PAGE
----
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This is a rails 3.1 app, and I am a bit of a noob with regards to Ruby and I am sure there is a better way to do this.

I have a mongoDB with a variable length record, so the data might look like this:

     name | type | age  | foo | bis  | boz 
     ------------------------------------------------
a    data |  -   | data |  -  | data | - 
b     -   | data |  -   |  -  | data | data
c     -   |  -   |  -   | data|  -   | _

where the "-" is no value.

data looks like:

[_id: "a", name: "data", age: "data", bis: "data"]
[_id: "b", type: "data", bis: "data", boz: "data"]
[_id: "c", foo:  "data"]

I want to display this data in a table in my view I can get an array of all (possible) table headers with something like this:

@trains = Train.page(params[:page] || 1).per(50)
@a = []
@header_array = @trains.each {|train| @a.push(train.attributes.keys)}
@header_values = @a.uniq.to_a

but how can I loop thru the data to build the data rows of each record and ensure they line up in the correct column of the table header? Maybe there's a better way to generate the whole table. I also don't know what the attributes of each record might be, so given a result set the table headers would be dynamically built every time

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1 Answer 1

up vote 0 down vote accepted

You have all the header values in @header_values so you could drive the display using that instead of using each Train to drive its own display; something like this:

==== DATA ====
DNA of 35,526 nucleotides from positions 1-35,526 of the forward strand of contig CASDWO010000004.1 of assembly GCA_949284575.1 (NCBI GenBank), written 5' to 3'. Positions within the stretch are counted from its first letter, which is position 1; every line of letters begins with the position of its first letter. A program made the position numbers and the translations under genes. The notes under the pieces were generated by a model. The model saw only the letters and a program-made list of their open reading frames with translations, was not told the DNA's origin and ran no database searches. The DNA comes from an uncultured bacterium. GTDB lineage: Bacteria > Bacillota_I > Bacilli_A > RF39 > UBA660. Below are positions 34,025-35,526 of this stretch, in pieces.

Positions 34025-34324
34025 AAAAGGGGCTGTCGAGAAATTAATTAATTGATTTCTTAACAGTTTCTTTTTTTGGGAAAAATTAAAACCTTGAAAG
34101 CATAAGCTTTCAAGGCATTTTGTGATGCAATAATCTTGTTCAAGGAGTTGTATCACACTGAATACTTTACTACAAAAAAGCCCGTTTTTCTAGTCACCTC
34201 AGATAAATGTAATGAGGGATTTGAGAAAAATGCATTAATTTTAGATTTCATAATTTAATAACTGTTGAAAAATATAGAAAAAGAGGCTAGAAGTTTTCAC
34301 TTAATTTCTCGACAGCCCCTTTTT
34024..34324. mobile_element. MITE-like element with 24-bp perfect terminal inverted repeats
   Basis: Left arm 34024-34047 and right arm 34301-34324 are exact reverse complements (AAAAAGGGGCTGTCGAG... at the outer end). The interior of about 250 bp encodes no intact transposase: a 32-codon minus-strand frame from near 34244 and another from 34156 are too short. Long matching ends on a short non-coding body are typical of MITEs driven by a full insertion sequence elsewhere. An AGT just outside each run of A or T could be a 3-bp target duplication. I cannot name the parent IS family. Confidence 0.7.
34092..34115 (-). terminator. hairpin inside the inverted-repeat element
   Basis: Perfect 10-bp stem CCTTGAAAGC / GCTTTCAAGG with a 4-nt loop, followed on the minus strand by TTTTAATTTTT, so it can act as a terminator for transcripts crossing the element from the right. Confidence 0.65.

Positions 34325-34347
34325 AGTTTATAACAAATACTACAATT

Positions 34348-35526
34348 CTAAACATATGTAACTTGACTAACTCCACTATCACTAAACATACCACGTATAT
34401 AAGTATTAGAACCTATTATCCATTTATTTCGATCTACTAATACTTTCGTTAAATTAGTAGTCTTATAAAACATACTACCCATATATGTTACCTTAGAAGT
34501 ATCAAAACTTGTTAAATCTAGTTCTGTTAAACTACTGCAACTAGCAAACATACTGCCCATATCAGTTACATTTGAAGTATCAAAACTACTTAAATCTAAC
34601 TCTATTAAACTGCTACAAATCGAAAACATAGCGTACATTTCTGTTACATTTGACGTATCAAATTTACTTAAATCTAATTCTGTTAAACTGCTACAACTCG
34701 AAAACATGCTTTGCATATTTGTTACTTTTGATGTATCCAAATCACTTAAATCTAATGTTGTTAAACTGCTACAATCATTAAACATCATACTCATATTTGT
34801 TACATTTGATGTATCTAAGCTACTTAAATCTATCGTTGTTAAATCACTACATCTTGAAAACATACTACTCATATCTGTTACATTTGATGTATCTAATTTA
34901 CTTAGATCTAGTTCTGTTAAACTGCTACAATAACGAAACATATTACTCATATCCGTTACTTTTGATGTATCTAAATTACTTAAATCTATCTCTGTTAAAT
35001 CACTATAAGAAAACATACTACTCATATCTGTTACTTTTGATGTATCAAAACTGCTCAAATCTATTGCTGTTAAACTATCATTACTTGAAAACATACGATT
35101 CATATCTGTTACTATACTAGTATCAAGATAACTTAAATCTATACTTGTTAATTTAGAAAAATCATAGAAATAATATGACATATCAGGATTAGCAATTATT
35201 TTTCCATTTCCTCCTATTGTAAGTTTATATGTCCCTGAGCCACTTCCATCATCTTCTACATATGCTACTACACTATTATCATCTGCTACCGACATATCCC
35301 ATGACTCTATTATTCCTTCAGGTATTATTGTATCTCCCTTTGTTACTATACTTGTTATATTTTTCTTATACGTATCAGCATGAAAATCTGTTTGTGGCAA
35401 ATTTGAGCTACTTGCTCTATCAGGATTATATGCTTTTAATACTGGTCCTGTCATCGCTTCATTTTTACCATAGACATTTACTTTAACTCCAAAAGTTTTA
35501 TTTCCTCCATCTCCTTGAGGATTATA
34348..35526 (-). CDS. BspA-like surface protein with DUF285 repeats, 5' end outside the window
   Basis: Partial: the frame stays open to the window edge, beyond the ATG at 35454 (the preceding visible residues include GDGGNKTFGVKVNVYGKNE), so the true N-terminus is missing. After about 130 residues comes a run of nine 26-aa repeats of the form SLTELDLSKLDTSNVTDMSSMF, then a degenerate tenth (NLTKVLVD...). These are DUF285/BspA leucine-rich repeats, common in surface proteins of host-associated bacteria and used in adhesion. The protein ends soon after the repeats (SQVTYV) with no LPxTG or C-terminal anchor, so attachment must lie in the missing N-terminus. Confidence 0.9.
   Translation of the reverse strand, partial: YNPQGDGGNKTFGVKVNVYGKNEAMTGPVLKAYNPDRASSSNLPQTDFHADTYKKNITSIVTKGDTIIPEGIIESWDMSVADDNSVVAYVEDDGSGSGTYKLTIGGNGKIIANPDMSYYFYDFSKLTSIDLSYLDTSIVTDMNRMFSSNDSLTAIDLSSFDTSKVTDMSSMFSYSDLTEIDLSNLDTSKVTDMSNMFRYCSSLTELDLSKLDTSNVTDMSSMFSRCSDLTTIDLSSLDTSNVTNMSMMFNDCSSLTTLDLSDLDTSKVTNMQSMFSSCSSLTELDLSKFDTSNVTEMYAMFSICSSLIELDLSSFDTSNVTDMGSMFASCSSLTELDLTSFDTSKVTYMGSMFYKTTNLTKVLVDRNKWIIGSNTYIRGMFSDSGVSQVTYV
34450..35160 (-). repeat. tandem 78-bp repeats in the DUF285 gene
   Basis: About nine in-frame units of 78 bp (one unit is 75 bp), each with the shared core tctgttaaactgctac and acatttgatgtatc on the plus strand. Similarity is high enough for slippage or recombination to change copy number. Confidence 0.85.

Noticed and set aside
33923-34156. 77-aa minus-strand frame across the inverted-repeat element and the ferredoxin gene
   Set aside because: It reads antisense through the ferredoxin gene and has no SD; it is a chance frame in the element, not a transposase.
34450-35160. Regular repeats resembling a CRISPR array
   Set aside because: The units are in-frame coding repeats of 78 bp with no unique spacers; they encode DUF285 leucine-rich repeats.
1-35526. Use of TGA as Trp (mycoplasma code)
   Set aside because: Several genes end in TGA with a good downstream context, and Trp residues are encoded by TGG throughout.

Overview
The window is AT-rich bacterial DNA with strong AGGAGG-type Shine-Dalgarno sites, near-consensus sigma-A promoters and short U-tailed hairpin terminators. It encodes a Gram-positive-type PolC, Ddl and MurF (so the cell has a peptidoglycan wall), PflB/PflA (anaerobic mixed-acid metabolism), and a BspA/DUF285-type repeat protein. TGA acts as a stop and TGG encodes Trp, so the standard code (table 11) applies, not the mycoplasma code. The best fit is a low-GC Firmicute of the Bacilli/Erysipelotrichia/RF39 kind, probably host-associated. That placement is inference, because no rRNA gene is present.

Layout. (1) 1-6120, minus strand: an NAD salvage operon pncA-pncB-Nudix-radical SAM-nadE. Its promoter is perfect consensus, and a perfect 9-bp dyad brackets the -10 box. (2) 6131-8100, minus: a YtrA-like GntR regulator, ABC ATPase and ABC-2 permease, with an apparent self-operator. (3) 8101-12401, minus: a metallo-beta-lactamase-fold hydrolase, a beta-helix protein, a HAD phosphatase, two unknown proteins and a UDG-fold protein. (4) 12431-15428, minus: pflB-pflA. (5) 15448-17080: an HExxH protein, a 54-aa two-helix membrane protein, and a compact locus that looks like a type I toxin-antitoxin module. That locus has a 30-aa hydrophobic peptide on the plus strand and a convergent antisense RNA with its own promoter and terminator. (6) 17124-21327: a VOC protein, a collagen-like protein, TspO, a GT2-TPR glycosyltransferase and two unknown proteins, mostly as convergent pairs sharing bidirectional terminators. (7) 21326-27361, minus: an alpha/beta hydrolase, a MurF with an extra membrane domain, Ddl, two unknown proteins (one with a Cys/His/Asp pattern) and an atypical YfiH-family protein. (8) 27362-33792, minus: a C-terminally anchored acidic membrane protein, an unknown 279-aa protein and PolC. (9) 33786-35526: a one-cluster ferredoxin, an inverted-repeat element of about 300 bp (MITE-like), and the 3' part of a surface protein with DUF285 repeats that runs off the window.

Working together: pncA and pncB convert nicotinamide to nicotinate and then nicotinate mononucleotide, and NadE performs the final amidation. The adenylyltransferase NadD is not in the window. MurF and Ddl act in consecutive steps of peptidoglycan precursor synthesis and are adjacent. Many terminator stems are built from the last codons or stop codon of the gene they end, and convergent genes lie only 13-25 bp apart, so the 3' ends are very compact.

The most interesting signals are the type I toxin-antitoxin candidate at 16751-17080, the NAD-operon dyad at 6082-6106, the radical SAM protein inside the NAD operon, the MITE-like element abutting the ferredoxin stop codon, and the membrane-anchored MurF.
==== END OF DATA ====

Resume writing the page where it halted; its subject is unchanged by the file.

<% @trains.each do |t| %>
    <tr>
        <% @header_values.each do |k| %>
            <td><%= t[k] || '-' %></td>
        <% end %>
    </tr>
<% end %>

You might need to adjust t[k] || '-' to match your data and possibly format the value depending on k. You also might want to order @header_values in some specific way to produce sensible output.

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adjusted original question, I can't match on '_' as the record length is variable –  sysconfig Nov 16 '11 at 12:47
    
@sysconfig: I don't understand your comment. You have all possible columns in @header_values so you iterate on that, if a particular train has that property then use t[k], if it doesn't then use '-'. –  mu is too short Nov 16 '11 at 17:49
    
thanks, your solution inspired my final solution. –  sysconfig Nov 17 '11 at 14:24

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